CLIMBS AND DESCENTS
Students must demonstrate the ability to produce and control climbs and descents.
While climbs and descents are not specific flight test items, you must demonstrate the overall ability to conduct smooth and accurate altitude changes using a safe and organized set of procedures, while maintaining an appropriate and constant airspeed.
This exercise is not a flight test item, but is evaluated in conjunction with other exercises; Private Pilot Students and Commercial Pilot Students must
- complete appropriate safety precautions before conducting a climb or descent;
- demonstrate smoothness in control;
- demonstrate correct sequence of pilot action;
- maintain airspeed within ± 10 KNOTS of target;
- maintain heading within ± 10° of target;
- upon completing the climb or descent, maintain altitude within ± 100’ of target.
Climbs are initiated in accordance with the acronym AAPT—i.e., “AAPT to climb,” while descents are flown with the acronym PAAT—i.e., “PAAT to descend.” In both case, “A” stands for either “attitude” (pitch attitude) or “airspeed,” “P” stands for “power” (throttle) setting, and “T” stands for trim (proper trimming of the aircraft). These proper sequences are basic and crucial to flying and you want to be sure to get them right.
To initiate a climb, the acronym first requires that you place the aircraft in a climb attitude (AAPT)—be precise with respect to the placement of the glareshield. As you raise the nose you will have to use rudder to correct yaw movement (the footwork should be smooth, gentle, yet firm). Then, as the aircraft slows and the airspeed reaches to within 10 MPH of the target climb airspeed (AAPT), smoothly apply full power (AAPT)—power changes will of course require additional yaw control, again smooth, gentle, and yet firm. Finally, trim (AAPT), being sure that you trim off all control column pressure (for hands-free flight) while simultaneously holding the nose aggressively in the climb attitude. To level off, climb to slightly above your target altitude—perhaps 20’. Then apply the acronym again—AAPT: smoothly place the aircraft in the cruise attitude, allow the aircraft to accelerate to the desired cruise speed before bringing the throttle back to the cruise setting, and then trim for hands-free flight—again being sure you maintain the proper pitch with the left hand until the trimming process is completed.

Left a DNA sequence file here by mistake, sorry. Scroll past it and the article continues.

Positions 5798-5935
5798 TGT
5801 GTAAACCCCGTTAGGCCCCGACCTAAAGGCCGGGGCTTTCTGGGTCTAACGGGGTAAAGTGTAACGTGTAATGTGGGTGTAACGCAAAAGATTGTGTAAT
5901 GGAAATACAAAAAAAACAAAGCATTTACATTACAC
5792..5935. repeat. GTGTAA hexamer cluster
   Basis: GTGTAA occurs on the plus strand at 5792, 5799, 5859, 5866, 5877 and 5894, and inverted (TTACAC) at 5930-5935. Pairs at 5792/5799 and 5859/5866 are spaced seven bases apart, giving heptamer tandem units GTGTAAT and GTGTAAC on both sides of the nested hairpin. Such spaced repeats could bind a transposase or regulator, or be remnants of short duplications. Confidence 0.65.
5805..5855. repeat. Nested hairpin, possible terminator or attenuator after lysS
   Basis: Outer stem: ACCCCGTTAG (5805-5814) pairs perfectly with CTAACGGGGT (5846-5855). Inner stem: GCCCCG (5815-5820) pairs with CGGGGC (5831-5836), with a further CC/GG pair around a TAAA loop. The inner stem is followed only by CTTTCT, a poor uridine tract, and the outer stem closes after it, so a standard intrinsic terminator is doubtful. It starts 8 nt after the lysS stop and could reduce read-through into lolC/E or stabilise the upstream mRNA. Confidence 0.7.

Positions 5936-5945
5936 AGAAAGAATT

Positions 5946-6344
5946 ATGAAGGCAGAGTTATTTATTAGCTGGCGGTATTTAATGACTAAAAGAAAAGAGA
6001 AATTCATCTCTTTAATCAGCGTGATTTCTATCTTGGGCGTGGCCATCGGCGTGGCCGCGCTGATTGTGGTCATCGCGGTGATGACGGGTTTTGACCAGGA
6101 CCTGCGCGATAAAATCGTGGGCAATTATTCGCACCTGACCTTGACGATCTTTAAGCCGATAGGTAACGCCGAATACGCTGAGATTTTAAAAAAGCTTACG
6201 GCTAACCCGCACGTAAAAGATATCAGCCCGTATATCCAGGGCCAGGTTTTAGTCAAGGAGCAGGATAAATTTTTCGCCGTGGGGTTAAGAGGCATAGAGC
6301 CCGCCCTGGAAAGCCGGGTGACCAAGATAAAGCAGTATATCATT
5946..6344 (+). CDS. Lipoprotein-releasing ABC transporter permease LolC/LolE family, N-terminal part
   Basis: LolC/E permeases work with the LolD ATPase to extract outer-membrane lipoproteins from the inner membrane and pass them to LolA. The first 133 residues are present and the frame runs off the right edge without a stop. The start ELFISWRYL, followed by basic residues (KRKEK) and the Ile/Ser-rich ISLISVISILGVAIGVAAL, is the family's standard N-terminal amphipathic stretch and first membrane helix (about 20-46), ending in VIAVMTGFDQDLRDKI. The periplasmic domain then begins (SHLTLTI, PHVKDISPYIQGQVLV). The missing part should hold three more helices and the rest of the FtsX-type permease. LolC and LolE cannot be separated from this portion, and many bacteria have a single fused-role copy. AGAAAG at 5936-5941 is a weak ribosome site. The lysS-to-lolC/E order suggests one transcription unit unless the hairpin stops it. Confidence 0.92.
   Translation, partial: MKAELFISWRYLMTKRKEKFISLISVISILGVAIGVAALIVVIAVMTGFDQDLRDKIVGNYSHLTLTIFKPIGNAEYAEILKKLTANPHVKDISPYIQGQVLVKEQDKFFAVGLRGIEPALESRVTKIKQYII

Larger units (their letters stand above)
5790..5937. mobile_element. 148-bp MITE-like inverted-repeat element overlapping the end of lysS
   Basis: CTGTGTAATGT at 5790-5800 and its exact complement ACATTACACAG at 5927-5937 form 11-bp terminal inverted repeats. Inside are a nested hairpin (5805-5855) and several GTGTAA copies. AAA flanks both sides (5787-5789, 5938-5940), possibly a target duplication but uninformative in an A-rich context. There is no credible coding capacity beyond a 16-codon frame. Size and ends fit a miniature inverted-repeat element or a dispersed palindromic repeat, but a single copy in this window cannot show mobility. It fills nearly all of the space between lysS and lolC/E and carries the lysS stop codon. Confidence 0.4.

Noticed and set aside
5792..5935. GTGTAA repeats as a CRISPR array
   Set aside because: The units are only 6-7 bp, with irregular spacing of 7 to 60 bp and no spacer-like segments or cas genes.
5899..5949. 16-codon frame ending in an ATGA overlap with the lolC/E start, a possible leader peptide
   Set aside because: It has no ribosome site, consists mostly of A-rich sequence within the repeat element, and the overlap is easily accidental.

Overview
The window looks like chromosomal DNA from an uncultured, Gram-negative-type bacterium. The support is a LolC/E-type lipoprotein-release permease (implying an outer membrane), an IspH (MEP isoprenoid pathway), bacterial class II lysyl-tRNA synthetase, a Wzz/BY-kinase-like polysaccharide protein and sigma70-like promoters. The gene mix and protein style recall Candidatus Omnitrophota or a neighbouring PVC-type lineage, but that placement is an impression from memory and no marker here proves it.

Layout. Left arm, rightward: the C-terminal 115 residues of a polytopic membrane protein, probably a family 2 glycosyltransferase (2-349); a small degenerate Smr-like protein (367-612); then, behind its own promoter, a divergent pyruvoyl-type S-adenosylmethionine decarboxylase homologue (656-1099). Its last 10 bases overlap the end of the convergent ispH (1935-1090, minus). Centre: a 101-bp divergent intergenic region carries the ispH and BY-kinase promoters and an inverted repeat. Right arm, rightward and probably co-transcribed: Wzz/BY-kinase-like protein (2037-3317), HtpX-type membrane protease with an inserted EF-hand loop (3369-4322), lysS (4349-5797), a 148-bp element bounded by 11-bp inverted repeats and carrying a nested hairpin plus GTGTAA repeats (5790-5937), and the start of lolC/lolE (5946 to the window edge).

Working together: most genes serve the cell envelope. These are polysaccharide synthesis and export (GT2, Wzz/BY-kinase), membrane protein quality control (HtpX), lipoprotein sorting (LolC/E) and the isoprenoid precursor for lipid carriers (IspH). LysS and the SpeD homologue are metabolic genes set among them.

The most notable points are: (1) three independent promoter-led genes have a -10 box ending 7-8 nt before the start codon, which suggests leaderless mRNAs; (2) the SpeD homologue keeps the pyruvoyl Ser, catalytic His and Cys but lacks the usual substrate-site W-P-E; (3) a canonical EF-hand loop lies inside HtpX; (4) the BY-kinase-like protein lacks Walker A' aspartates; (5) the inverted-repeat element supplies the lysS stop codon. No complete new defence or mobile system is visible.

To descend, use “PAAT.” Smoothly reduce power to the target reduced power setting (PAAT). As the power is reduced, use your feet to keep the nose straight and simultaneously adjust the aircraft pitch to maintain altitude until the targeted airspeed (PAAT) is reached. This is important—keep the aircraft level at the initial altitude until it slows to the descent speed. When the airspeed slows to the target speed, gently pitch forward (attitude—PAAT) sufficiently to maintain the speed—again rudder control will be required as the pitch is changed. Finally adjust the trim (PAAT) to maintain the descending speed hands-free. When the target altitude is reached the cruise power setting should then be re-established with the throttle and the pitch adjusted to the cruise attitude—while this is being done footwork will of course be required. Finally, re-trim for hands-free flight in the cruise attitude. When you level out after a climb or descent, be sure you perform the “cruise checks.” If descending, ensure that the mixture is advanced, either before or during the descent. Flaps are sometimes selected during descent—on final approach, for example. In such cases, the flaps are selected after the power reduction occurs, and prior to trimming. During climbs, the obstacle clearance flap setting is sometimes used, and you want to become precise at pitch and airspeed control. All flap changes should be done smoothly without allowing the nose to flop about. When recovering (retracting) the flaps during a climb, ensure the pitch is properly adjusted first.
The risk of collision is high during a climb or descent, so ensure you apply clearing turns in the climb, and always make a gentle turn prior to and during a descent to ensure other aircraft are not below you.